TODOs aside, the code in this post is remarkable (which I can say with modesty, as I’ve only refactored it from the code sent to me by another reader and Stephen Toub). It makes me smile every time I think about the seemingly-impossible job it accomplishes. I suspect this approach could be useful in any number of composition blocks – it’s definitely one to remember.

18 thoughts on “Eduasync part 19: ordering by completion, ahead of time…”

  1. I can’t get reliable answers with proper order where task’s delay time difference is quite tight.
    Consider using int[] values = { 2010, 2020, 2080, 2070, 2030, 2050, 2040, 2030, 2020, 2000, 2010 };
    instead your random ones in PrintDelayedRandomTasksAsync method.

  2. What about a solution in Rx;

    from task in new[]
    {
    Task.Factory.StartNew(() =>
    {
    Thread.Sleep(1000);
    return 3;
    }),
    Task.Factory.StartNew(() =>
    {
    Thread.Sleep(800);
    return 2;
    }),
    Task.Factory.StartNew(() =>
    {
    Thread.Sleep(500);
    return 1;
    }),
    }.ToObservable()
    from result in task.ToObservable()
    select result

  3. @Norbert: In that situation I’d expect them to potentially be slightly out – because Task.Delay is still going to be using the system clock. That’s not a problem of the ordering code so much as “waking up at exactly the right time”. The point of this code was solely to introduce some tasks which complete in a random order.

    Having said that, obviously the continuation itself isn’t *absolutely* immediate – so if there are tasks which definitely complete in one order (but on different threads), then the continuations may get to the Interlocked.Increment bit in the other order. Basically this is saying tasks which occur “roughly at the same time” end up racing – which is fairly natural.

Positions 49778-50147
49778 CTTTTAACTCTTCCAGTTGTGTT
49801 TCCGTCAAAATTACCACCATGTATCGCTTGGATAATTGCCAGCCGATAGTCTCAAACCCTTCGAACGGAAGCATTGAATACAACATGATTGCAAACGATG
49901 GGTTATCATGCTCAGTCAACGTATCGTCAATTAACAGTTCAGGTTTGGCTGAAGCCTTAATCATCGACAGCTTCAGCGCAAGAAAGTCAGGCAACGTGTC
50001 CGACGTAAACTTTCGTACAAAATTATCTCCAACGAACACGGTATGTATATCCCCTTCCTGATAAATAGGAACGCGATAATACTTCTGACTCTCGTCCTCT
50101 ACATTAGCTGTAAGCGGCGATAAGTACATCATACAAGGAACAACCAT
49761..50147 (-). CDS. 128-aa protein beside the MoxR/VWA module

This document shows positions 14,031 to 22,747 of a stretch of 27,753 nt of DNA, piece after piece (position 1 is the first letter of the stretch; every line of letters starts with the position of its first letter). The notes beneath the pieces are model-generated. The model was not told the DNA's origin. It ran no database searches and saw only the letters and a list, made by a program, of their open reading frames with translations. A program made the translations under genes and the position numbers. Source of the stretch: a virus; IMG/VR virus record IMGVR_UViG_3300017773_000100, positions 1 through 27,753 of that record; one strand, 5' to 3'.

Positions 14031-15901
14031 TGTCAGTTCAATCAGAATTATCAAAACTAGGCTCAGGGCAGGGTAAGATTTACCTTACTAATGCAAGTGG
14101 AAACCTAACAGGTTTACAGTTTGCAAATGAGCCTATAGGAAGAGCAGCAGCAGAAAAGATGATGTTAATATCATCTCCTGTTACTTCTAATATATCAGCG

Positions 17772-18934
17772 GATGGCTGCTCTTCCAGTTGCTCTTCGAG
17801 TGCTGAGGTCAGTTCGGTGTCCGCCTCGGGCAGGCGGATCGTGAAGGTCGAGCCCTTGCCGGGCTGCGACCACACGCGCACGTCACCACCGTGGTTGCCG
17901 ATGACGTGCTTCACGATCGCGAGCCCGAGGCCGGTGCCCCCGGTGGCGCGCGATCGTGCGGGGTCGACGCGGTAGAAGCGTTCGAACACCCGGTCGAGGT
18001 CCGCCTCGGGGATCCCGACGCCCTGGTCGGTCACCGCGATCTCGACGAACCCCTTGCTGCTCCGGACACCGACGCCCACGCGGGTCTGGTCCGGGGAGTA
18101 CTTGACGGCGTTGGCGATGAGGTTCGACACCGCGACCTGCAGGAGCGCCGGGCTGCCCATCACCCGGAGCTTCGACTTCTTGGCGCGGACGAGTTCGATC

@James: Yes, Rx is certainly another approach to this – but it’s nice to be able to keep within async where possible, IMO.

  4. This abstraction is very nice because it has a small, clearly defined contract and yet is very powerful.

  5. This abstraction is very nice because it has a small, clearly defined contract and yet is very powerful.

    Btw, the captcha reproducibly appears as broken image in Chrome.

  6. It’s worth pointing out that the tasks aren’t *really* ordered by completion. The ordering is not stable like you might naively expect from the name.

    The tasks are instead ordered by completion of *continuations* (as determined by the atomic increment).

  7. @Craig: True – but basically any code which is sensitive to that is going to be broken with regard to race conditions anyway, I suspect.

  8. The MSDN documentation seems pretty sparse on what the default TaskScheduler is. I tend to use TaskScheduler.FromCurrentSynchronizationContext when doing ContinueWiths like that, for the sake of ensuring that the synchronization context is what is executing the continuations, because in many cases I want the continuation to happen on the UI thread anyway.

    http://msdn.microsoft.com/en-us/library/system.threading.tasks.taskscheduler.fromcurrentsynchronizationcontext.aspx